Midterm Project


My midterm project is an extension of the “Ivy’s Hardest Game” game, where I have incorporated additional features. Unlike the original game, my version of the game, titled “ChaseMe”, is a time-based game, where John Wick, a fictional Hollywood character, is the primary character, while other Marvel characters like Thanos, Monolith, Howard and so on are supplementary characters. Here, the main character is being chased by the secondary characters mentioned above, so the target is to help Wick survive as long as possible. In case, the secondary characters catch him, the game is over and all the progress vanishes. 

Moreover, I took a tiny bit of inspiration from “Adventure Trap 2” – a game famous for its hard levels and hidden traps. In simple words, no matter what you do, no matter what the player does, the character dies in this game. Thus, I wanted to implement such features; consequently, it is relatively challenging to go beyond level 4 in this game (Good luck with this!). With this idea in mind, I have displayed the number of levels on the top-left corner. 


The entire project is divided into four JavaScript files for organizational purposes (character.js, game.js, keyboard_keys.js and driver_file.js). Most of the functions are present inside the “game.js” file, character.js file contains blueprints of superclass and subclasses. In the same way, “keyboard_keys.js” files contain functions that keep track of arrow keys pressed and released during the game, whereas the driver_file.js file is the driving code that consists of all the global variables as well as setup() and draw() functions. 

The core feature of the game is the use of Object Oriented Programming (OOP) and related features like abstraction, encapsulation and modularity. There is a superclass titled “Character” from which two subclasses — MyCharacter and SuppCharacter — are derived. 

Here, the MyCharacter consists of image dimension and collision attributes in addition to the attributes of superclass; similarly, it constitutes of five methods as mentioned below:

    1. up_collision_check()
      It checks if the primary character has collided with secondary characters or not — if yes, class attributes are updated accordingly. 
    2. movement()
      It loops through the list of secondary characters and checks collision with them and sets attributes accordingly. 
    3. border_check()
      It keeps the primary character within the canvas.
    4. update()
      It updates the location of the primary character and calls border check and movement method in the process.
    5. display()
      It displays the primary character (image) and updates its position as the character moves.

 Similarly, the SuppCharacter subclass initializes additional attributes (particularly, acceleration and velocity vectors) and includes three methods as mentioned below:

    1. border_check()
      It makes sure secondary characters stay within the canvas — when each character reaches the border, its velocity is reversed. 
    2. update()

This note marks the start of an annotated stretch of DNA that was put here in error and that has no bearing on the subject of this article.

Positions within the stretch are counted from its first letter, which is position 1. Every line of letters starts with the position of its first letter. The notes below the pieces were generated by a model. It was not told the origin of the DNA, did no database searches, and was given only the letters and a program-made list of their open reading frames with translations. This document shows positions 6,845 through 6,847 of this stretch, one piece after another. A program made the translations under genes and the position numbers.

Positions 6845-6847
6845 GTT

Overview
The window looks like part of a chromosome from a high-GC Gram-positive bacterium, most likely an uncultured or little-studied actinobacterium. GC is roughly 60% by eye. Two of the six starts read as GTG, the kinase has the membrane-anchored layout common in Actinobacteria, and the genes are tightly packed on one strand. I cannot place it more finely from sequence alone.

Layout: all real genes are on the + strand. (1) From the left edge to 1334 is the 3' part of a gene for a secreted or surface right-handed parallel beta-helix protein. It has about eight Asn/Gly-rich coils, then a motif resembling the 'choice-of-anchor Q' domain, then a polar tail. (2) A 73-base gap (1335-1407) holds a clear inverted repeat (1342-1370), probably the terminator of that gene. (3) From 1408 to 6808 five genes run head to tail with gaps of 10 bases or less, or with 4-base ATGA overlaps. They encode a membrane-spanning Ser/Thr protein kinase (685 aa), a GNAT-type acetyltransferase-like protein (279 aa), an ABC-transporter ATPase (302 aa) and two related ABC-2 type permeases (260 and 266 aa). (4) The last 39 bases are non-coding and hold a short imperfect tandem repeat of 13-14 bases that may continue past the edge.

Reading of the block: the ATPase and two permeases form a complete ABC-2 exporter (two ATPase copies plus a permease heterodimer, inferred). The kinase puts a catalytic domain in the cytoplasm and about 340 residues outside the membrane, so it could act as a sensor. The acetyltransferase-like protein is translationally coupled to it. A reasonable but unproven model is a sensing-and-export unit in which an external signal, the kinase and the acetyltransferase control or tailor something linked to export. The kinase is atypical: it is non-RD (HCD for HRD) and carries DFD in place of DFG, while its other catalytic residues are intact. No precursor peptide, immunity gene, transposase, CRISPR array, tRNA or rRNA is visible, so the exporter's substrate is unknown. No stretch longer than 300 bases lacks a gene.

It updates the (x, y) coordinates of the character, checks border collision and uses an algorithm so that each supplementary character follows the primary character with the help of vector methods. 
    3. display() method
      This method calls the update() method and displays the image of the secondary character.

Above mentioned are the three classes of the project. The entire function is based on these classes and additional features are implemented over them to shape the project. 

The fundamental phases of this game can be divided into the following game stages (or called “gamePhase”) in the code. I have made various changes and included additional features in each of these stages.

    1. “Start” phase
    2. “Playing” phase
    3. “Complete” phase

In the start phase, the game’s interface is shown to the user. It displays an interface background (an image loaded into the system), shows the game instructions (how to play the game) and consists of a “Start” button, which should be clicked on to start the game. 

This stage relies on “start_screen()” and “instruction_text()” functions. The “start_screen()” function displays the background image, sets up the “start” button and ensures the game progresses to the next stage when clicked on. In addition, when the cursor is brought over the button, hover effect is visible on the screen. Similarly, the “instruction_text()” function displays a set of texts on how to play the game on the right corner of the screen. Once, the “start” button is clicked, “gamePhase” changes to “playing”, thus new functions are called and the game interface changes.

The second phase is the “playing” phase, which is the most code-intensive stage of the game. This is where a player plays the game, progresses to different levels and completes the game (it can be tiring though). Once the game starts, the “game_screen()” function is called. It displays the primary character and loops through the supplementary characters’ lists and displays all the secondary characters on the screen. Inside this function, “timer()” function is called.